“The Edgeless School: Design for Learning,” an eight-month exhibition at the Center for Architecture, presented nineteen innovative, recently built elementary and high schools in the United States. Sage and Coombe conceived of the exhibition design and installation, which required the conceptual and practical placement of architectural models, photographs, text, and videos. The design needed to address the ways in which physical spaces embody pedagogical philosophies and shape the learning experiences of students, as well as the effect of new technology and contemporary approaches to pedagogy on school design.
To respond to the assignment, Sage and Coombe suspended nine elementary school desks from the 1960s in the double-height storefront. The evocative installation conjured up the traditional classroom while alluding to the ways in which history casts a shadow over contemporary conversation about school and classroom design. Examples of current classroom furniture were staged directly below the floating desks as counterpoints.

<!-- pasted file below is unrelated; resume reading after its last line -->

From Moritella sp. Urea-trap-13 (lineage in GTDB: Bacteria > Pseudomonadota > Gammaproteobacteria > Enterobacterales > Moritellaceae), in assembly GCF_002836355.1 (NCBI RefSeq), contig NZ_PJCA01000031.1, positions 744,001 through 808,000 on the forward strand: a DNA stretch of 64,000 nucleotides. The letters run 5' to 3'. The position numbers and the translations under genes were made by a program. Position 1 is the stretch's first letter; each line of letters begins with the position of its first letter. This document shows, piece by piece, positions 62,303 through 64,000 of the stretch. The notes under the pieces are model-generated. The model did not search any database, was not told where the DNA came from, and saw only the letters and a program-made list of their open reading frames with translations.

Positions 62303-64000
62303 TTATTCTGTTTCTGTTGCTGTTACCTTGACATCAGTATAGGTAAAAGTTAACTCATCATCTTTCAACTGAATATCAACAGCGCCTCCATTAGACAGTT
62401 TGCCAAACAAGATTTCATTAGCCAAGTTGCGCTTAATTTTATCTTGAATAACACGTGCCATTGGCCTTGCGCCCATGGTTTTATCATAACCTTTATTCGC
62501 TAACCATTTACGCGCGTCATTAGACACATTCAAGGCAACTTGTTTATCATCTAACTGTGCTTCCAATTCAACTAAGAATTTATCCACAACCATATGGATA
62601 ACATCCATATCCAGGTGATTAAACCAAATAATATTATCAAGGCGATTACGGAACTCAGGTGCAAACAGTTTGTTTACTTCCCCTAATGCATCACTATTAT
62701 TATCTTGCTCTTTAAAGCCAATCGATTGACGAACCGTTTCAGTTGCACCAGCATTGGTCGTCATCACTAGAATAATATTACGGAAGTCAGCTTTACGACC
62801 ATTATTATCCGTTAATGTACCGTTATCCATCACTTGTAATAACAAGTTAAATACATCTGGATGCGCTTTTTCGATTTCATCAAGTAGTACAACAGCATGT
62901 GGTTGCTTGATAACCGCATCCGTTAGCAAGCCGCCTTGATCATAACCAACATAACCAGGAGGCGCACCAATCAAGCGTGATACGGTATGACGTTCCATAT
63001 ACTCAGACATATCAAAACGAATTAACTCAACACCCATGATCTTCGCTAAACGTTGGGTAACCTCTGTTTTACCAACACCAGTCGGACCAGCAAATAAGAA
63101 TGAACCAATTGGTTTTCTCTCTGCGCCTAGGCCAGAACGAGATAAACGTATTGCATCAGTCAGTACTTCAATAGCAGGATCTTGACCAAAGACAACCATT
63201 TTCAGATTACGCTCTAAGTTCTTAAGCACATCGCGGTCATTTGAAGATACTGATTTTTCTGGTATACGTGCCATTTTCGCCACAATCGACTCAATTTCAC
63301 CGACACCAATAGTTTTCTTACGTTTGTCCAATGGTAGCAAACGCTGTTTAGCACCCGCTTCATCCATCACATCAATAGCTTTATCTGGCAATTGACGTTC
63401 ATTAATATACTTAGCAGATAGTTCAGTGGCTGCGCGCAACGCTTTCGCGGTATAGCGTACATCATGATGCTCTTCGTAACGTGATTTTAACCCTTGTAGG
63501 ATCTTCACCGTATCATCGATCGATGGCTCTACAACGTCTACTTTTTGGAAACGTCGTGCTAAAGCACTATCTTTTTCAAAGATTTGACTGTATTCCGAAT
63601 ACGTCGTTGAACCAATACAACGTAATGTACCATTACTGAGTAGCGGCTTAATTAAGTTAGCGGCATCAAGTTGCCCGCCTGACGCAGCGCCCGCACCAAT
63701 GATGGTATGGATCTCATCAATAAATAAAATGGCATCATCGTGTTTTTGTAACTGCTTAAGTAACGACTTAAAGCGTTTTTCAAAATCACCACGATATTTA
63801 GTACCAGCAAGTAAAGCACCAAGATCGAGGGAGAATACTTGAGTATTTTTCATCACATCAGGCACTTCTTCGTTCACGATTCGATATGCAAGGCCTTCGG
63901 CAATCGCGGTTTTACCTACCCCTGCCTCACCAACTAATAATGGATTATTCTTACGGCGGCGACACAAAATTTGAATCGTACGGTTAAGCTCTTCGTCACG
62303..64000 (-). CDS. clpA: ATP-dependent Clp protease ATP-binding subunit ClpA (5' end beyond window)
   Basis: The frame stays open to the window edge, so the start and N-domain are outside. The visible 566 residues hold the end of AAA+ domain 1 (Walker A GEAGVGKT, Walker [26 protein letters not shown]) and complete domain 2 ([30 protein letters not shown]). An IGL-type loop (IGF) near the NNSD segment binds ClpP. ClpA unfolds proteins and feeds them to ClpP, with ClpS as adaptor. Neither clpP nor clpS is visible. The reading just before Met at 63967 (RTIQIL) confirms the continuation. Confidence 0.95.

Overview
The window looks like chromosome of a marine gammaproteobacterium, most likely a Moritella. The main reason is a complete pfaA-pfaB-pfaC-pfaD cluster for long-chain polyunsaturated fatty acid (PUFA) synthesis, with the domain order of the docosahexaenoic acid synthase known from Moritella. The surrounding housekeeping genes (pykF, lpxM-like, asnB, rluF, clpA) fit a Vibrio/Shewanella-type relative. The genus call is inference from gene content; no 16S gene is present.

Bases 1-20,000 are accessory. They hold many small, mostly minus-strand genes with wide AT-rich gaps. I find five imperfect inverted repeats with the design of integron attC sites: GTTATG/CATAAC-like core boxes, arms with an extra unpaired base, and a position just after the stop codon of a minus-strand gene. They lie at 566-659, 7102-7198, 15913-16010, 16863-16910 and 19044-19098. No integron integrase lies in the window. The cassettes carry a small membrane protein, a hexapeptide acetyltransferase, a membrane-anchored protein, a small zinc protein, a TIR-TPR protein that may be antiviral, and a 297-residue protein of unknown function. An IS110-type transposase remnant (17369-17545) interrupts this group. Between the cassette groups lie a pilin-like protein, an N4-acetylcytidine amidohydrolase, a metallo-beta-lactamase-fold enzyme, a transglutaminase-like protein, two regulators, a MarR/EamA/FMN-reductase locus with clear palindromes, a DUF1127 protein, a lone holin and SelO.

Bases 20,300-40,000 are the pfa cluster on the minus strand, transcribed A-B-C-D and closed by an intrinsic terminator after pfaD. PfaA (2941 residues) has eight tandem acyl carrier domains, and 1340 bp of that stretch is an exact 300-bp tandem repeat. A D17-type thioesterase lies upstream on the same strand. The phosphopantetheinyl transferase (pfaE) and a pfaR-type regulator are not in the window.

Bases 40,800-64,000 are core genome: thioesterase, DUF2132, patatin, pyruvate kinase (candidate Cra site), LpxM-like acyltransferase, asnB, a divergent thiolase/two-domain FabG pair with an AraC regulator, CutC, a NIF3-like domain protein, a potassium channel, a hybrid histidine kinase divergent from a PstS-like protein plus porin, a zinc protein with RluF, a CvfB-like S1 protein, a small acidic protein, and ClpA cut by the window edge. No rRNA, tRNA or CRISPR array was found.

On the mezzanine, white Plexiglas silhouettes of heads, each containing a small screen, played videos of various thinkers expounding on education. Above these “talking heads” were photographs of pedagogical leaders and luminaries, including Maria Montessori and Jean Piaget, and text explaining their educational philosophies.
Project images and drawings from the nineteen schools included in the exhibition were printed on Mylar and hung in front of painted walls, blurring the fixed edges of the exhibition space itself. Wall text wrapped and folded across the corners of walls and around model bases in another visual expression of the exhibition’s theme.
Each of the side walls featured enlarged images—one representing teaching and the other, the concept of edgeless architecture—composed of 2-inch round pixels, each one of which was sourced from the nineteen projects on display. Echoing this circular motif was another wall graphic: a larger-than-life Scantron exam form filled in with number two pencil, at the entry to the lower level.
- Center for Architecture
- New York, NY
AIANY Honor Award
The American Architecture Award, The Chicago Athenaeum, Museum of Architecture and Design
Global Design Award, SEGD (Society of Environmental and Graphic Designer)
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